Compass  

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Train wreck at Montparnasse (October 22, 1895) by Studio Lévy and Sons.
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Train wreck at Montparnasse (October 22, 1895) by Studio Lévy and Sons.

A compass is a navigational instrument for determining direction relative to the Earth's magnetic poles. It consists of a magnetized pointer (usually marked on the North end) free to align itself with Earth's magnetic field. The compass greatly improved the safety and efficiency of travel, especially ocean travel. A compass can be used to calculate heading, used with a sextant to calculate latitude, and with a marine chronometer to calculate longitude. It thus provides a much improved navigational capability that has only been recently supplanted by modern devices such as the Global Positioning System (GPS). A compass is any magnetically sensitive device capable of indicating the direction of the magnetic north of a planet's magnetosphere. The face of the compass generally highlights the cardinal points of north, south, east and west. Often, compasses are built as a stand alone sealed instrument with a magnetized bar or needle turning freely upon a pivot, or moving in a fluid, thus able to point in a northerly and southerly direction. The compass was invented in ancient China around 247 B.C., and was used for navigation by the 11th century. The dry compass was invented in medieval Europe around 1300.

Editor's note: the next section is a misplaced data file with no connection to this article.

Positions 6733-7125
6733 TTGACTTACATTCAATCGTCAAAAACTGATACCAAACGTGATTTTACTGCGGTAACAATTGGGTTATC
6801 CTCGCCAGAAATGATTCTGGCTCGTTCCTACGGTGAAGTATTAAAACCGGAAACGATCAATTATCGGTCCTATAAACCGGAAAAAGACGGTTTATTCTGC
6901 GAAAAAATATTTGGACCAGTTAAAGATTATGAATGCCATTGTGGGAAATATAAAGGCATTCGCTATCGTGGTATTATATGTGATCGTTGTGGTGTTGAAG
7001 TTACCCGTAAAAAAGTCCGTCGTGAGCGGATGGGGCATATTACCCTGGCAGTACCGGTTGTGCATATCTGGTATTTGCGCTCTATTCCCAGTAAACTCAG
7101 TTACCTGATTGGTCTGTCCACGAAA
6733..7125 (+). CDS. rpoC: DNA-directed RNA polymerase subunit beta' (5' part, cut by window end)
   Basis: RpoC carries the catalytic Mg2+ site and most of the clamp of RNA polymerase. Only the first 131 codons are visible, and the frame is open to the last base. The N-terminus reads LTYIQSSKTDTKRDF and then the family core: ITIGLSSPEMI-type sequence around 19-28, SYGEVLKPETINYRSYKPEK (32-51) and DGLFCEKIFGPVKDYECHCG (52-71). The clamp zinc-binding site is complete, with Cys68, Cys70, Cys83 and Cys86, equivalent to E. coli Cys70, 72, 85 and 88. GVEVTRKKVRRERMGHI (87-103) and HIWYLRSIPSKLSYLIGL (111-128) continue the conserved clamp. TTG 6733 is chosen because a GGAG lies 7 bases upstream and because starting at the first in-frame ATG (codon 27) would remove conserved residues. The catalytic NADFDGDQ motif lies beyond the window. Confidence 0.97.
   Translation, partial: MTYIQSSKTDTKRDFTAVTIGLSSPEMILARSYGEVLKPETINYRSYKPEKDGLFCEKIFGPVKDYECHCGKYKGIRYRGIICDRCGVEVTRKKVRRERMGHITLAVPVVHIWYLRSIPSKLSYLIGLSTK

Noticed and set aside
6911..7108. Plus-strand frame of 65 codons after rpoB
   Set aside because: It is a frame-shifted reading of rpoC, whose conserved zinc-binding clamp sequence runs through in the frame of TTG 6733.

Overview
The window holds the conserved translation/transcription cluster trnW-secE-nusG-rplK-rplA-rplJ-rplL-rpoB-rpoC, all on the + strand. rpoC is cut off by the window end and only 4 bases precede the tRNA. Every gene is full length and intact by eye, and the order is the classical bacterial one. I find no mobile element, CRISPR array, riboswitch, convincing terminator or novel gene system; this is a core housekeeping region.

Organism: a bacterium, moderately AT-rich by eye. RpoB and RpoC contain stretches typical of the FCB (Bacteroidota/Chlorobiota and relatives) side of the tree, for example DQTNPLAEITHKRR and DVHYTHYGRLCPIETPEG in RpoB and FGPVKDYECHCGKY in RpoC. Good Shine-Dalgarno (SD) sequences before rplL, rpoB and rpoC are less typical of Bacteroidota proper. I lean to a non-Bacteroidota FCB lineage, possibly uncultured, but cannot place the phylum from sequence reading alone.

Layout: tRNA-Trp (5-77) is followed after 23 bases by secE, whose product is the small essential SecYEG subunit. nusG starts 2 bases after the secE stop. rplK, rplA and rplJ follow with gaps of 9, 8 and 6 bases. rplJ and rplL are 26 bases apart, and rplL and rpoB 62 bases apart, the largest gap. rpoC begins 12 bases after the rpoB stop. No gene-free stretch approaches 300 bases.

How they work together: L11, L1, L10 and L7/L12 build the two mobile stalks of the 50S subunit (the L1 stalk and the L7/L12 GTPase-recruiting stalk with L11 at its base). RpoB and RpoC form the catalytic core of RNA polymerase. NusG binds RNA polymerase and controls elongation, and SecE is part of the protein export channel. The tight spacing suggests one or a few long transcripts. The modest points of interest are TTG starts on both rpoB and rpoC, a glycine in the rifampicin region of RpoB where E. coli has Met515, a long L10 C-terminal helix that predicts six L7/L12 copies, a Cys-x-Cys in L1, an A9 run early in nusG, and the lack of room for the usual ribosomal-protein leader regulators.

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Unless indicated otherwise, the text in this article is either based on Wikipedia article "Compass" or another language Wikipedia page thereof used under the terms of the GNU Free Documentation License; or on original research by Jahsonic and friends. See Art and Popular Culture's copyright notice.

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